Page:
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The impact of impression coping geometrical design on accuracy of implant impressions: an experimental study

Abstract

Aim

This in vitro study aimed to evaluate the effect of implant impression coping geometrical designs on the accuracy of open and closed impression techniques and in the parallel and nonparallel implant positions.

Material and methods

Three custom-made acrylic resin models of three tested implant systems (Straumann®, SIC Invent®, and Osstem®) with diverse coping geometrical designs were evaluated in simulated cases of two parallel and two nonparallel implants. The horizontal and vertical discrepancies were measured and analyzed.

Results

No statistically significant differences between the two impression techniques in either parallel or nonparallel implants were observed. The high retentive design of the Osstem system showed a statistically significant difference.

Conclusion

The geometrical design of the impression copings did not affect the accuracy for either the open and closed tray techniques. However, the high retentive coping design of the Osstem implant affected the accuracy in the open tray technique.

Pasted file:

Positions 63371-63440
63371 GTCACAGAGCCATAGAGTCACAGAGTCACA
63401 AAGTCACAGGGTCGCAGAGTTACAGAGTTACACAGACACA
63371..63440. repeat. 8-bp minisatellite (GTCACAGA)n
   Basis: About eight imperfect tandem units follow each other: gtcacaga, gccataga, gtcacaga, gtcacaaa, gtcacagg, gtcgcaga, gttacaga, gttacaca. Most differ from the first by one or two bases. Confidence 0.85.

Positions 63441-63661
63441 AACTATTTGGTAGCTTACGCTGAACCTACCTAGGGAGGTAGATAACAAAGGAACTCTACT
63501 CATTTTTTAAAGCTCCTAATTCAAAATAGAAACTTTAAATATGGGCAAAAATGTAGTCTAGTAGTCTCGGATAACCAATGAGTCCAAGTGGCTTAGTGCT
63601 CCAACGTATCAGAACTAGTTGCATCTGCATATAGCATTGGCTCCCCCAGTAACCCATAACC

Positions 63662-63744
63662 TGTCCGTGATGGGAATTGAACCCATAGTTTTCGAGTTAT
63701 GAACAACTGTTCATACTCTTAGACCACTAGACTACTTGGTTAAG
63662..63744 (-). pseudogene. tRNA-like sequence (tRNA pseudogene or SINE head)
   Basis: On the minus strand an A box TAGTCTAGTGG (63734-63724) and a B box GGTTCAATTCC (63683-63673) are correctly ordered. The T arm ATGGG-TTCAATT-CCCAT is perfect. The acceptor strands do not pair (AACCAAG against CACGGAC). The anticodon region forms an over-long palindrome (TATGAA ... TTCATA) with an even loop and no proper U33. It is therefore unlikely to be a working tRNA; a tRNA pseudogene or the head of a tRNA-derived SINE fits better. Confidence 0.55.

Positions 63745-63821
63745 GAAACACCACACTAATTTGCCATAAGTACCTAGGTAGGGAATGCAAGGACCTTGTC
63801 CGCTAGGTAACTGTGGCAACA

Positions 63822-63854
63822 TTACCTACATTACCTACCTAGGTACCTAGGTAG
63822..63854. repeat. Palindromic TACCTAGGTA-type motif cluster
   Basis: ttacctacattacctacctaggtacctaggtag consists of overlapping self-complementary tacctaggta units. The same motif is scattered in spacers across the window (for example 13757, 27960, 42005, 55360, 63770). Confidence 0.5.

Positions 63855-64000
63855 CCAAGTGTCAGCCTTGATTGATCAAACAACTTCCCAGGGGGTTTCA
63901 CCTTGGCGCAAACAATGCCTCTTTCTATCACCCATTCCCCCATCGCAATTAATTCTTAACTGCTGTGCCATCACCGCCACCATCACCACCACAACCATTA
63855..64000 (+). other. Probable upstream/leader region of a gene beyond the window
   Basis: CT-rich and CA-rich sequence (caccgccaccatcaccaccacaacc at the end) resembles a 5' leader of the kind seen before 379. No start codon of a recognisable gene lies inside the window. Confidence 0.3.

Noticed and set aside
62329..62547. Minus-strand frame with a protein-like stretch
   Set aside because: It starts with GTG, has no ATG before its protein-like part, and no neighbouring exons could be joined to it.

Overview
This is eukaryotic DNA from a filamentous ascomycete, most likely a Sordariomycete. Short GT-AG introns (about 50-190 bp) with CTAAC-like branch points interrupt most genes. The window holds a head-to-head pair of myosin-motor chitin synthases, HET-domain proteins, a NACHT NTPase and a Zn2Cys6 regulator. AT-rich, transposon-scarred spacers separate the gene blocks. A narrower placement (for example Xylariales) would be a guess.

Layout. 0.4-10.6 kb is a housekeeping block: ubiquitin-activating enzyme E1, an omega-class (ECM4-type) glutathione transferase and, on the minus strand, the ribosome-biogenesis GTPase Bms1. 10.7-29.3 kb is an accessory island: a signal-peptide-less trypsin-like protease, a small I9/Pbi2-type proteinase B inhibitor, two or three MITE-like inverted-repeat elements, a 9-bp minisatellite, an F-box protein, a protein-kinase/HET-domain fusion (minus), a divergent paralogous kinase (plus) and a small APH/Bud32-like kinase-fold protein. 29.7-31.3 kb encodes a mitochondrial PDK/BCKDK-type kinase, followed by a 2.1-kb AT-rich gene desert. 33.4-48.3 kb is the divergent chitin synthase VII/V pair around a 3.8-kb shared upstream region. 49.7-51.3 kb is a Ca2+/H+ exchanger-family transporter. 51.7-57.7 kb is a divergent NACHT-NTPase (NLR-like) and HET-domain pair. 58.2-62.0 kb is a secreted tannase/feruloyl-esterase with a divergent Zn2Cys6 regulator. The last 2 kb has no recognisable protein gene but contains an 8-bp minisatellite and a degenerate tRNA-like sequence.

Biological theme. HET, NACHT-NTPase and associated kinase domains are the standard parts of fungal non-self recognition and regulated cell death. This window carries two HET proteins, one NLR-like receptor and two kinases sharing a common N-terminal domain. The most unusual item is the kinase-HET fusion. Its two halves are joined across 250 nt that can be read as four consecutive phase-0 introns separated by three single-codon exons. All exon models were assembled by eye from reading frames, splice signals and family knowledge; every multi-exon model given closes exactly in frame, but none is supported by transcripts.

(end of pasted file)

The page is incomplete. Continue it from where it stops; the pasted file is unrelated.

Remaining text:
Introduction

In implant prosthodontics, an accurate impression is critical in constructing a precise prosthesis. The accuracy may be influenced by the impression material selected as well as the technique, coping design, shape, type of impression tray, implant numbers, implant angulations, and the operator’s skill [1,2,3]. Other influences include the direction of removal of the tray in relation to the implants’ axis, the number and parallelism of the implants, the degree of undercuts present, and the depth of implant position [4].

There are variations in implant impression coping shapes and designs, depending on the implant system and the components designed by the manufacturer of a particular system [4]. Therefore, to produce an accurate impression, familiarity with coping designs and geometry is required [2, 5, 6].

Several modifications have been proposed to enhance the retention of impression copings. They may be modified by treatment with airborne-particle abrasion or impression adhesives. In 2000, Vigolo et al. found improved precision of the impression when adhesive-coated copings were used [7]. However, Liou and colleagues showed that surface treatment of copings did not lead to increased accuracy [8].